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Fat Attack: shaming obesity does not work

The headline in the summer edition of a women’s magazine informs me that there is a way to ‘get the perfect beach body this summer’. Similar headlines have been around as long as I remember. ‘Lose fat, be fabulous’ is the message.

The underlying message is that fat is not ok. This sentiment is so mainstream it is part of our common speech, with not a thought for what it conveys. "I feel fat", is a way of saying "I feel bad". The compliment of "You have lost weight", infers that you look better thin than fat. Fat is not only bad, but calling someone fat is an insult.

Those of us carrying a little weight may have had the experience of ‘concerned’ friends asking: “Do you really want to eat that?” or, “Is that good for you?”(1) We KNOW that our slim buddies will not be questioned in the same way. A fat person who eats a burger and fries is considered to have no discipline to lose weight; the slim person consuming the same unhealthy food is not questioned, even though the ill effects of the food may be the same.

Sadly, fat shaming appears to be so acceptable we are not even aware of it.(2)

Shaming obesity doesn’t work

It is no secret that there’s far ‘more’ of ‘us’ than ever before. This is not a reference to population explosion, but the global issue of obesity. However, shaming obesity doesn’t work to reverse this trend – it is not an effective way of encouraging people to change their ways. These destructive attitudes towards obesity(3) exist in the wider population, with obese people being viewed as irresponsible or weak willed.

Obesity is not about fat – it’s about people

When we make it about fat instead of people and the emotional undercurrents that foster obesity, we overlook the cause and all we see is the effect: a fat, overweight body, not the person within. Food + exercise = body weight. However, there is a missing link to this science – Quality of Being – our relationship with ourselves, the way we see ourselves and our place in the world and with others. From this our choices are made.

Our quality of being = our choices = the body we have

When we focus on weight, we lose perspective of the person inside the body, as the way we look becomes what counts.

When we have lost the connection to ourselves – to the sensitive, beautiful quality we come from – we miss it, and food becomes a filler and a way to medicate the anxiousness and the emptiness: no different to alcohol, porn, excessive exercise, drug use, reading, riding, movies, games or gambling. Food is less ‘messy’ and more acceptable than alcoholism or drug addiction, but far more visible.

Do we dislike being overweight because EVERYONE can see?

We cannot hide our size (but we can hide behind it)

"You want an answer for why there is so much worldwide obesity and why it is still escalating? People put on weight to hide their light and or hide their emotional pain. It is as simple as that."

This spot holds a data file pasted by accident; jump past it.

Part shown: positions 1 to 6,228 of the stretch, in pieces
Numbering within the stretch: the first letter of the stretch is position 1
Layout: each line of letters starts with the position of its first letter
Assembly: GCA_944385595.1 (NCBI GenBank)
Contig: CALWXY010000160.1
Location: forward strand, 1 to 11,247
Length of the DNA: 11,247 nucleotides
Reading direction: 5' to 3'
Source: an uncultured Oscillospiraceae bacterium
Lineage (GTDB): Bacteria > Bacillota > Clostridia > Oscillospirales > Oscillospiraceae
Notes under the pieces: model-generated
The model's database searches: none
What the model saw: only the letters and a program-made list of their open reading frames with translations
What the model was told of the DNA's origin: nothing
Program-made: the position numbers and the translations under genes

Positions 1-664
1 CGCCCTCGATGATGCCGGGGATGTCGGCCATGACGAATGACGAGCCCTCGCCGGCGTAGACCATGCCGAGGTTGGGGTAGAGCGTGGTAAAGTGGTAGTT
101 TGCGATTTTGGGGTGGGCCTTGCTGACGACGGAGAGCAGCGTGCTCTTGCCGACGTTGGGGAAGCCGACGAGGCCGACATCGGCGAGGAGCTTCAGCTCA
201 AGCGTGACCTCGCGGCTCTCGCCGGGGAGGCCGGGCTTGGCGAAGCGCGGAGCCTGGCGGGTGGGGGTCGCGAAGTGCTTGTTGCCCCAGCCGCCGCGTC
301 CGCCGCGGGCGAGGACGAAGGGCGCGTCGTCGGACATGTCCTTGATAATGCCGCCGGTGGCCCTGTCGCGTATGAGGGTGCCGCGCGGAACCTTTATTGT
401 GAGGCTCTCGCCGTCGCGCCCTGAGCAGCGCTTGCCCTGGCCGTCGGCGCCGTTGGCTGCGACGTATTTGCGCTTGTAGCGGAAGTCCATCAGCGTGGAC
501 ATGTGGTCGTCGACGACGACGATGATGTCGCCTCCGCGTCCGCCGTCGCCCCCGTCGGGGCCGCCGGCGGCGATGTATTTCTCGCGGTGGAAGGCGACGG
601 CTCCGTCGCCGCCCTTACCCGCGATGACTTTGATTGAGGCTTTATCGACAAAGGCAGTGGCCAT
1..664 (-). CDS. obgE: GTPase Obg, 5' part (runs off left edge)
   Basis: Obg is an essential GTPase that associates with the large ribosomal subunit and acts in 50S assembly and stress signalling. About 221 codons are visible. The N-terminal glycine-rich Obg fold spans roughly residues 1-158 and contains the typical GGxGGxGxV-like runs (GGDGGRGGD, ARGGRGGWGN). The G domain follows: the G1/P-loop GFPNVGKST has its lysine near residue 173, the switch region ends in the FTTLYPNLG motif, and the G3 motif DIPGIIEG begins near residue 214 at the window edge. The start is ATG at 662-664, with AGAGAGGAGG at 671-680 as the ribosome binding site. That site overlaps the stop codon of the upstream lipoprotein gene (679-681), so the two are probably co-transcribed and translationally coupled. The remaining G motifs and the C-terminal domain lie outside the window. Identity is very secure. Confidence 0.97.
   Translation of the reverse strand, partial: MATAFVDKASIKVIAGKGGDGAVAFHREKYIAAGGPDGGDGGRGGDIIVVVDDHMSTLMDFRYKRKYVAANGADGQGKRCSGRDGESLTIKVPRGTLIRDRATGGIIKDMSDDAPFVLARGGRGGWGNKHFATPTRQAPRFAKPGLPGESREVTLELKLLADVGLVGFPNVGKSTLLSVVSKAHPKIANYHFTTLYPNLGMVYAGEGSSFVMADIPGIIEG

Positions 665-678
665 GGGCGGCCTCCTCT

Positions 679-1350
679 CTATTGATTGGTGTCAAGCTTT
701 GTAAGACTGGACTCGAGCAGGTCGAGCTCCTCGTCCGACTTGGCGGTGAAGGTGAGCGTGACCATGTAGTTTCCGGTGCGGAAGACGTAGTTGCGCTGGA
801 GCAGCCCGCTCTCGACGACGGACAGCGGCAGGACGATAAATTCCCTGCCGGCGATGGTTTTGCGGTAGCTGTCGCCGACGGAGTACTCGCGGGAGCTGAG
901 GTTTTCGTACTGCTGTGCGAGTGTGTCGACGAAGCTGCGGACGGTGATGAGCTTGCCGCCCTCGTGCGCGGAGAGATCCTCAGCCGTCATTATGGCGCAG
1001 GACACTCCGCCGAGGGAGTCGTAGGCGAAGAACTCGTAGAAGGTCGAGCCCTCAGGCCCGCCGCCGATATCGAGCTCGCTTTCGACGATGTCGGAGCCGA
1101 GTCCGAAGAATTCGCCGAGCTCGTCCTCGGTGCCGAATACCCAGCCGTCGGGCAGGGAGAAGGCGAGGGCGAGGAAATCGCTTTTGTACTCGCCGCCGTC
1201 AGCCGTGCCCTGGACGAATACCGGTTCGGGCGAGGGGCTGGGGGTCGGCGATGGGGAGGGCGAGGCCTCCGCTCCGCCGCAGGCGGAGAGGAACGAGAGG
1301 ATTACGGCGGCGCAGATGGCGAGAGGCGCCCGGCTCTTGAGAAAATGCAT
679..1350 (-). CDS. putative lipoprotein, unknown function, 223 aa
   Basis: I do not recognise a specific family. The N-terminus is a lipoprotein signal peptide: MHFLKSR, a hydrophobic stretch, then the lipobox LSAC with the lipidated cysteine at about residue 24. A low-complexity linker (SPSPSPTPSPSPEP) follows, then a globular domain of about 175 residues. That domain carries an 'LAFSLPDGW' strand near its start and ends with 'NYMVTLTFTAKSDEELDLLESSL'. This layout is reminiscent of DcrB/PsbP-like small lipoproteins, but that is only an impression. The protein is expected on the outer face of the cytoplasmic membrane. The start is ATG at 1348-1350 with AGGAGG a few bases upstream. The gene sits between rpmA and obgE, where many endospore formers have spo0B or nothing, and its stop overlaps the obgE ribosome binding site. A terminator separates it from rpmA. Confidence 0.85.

Serge Benhayon Esoteric Teachings & Revelations, p 613

No matter how much we smile and take on . . .

  • A jolly person persona

  • The rebellious stance that has us making our own fat jokes

  • Go for a given up, “I don’t care” attitude

  • Or make it about genetics and heredity issues out of our control

. . . with belly fat and an overweight body, we can’t hide that something is wrong, that we haven’t got a handle on things.

No matter how much obesity, dieting and weight loss is addressed, until we begin to look deeper at what we are feeling (or trying to not feel!) and the quality of the connection we have with ourselves, we are going to continue to try to solve a problem without seeing the full extent of it.

Food by itself did not get us to the size we are, so focusing on food will not lead us out of it either.

Rather than shaming obesity (which doesn’t work), rediscovering who you are inside your overweight body, reconnecting to the person you left behind, getting to feel the fullness that is within is the way back to permanent weight loss. Connecting to the absolute ‘more-than-enoughness’ of you and allowing this connection to be the compass, is the way back to your true body size, shape and weight.


References:

  • (1)

    Bahadur, N. 14 Painful Examples Of Everyday Fat-Shaming. Huffpost. 23 January 2014. Retrieved from http://www.huffingtonpost.com.au/entry/fatmicroaggressions-fat-shaming-tweets_n_4453060

  • (2)

    Campbell, N. The body is not an apology. 11 Offensive Phrases You Didn’t Realize Are Fat Shaming. 25 August 2017. Retrieved from https://thebodyisnotanapology.com/magazine/11-offensive-phrases-you-didnt-realize-are-fat-shaming/

  • (3)

    Hayden, E. A Fatter Phobia. Pacific Standard. 9 Feb 2010. Retrieved from http://www.psmag.com/health/a-fatter-phobia-8549/

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ObesityDietsFatWeight loss

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